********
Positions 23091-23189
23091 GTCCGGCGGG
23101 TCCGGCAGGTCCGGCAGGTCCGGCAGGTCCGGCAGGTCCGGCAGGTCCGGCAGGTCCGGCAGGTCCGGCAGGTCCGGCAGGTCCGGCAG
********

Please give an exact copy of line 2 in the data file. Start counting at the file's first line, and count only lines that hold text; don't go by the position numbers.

23091 GTCCGGCGGG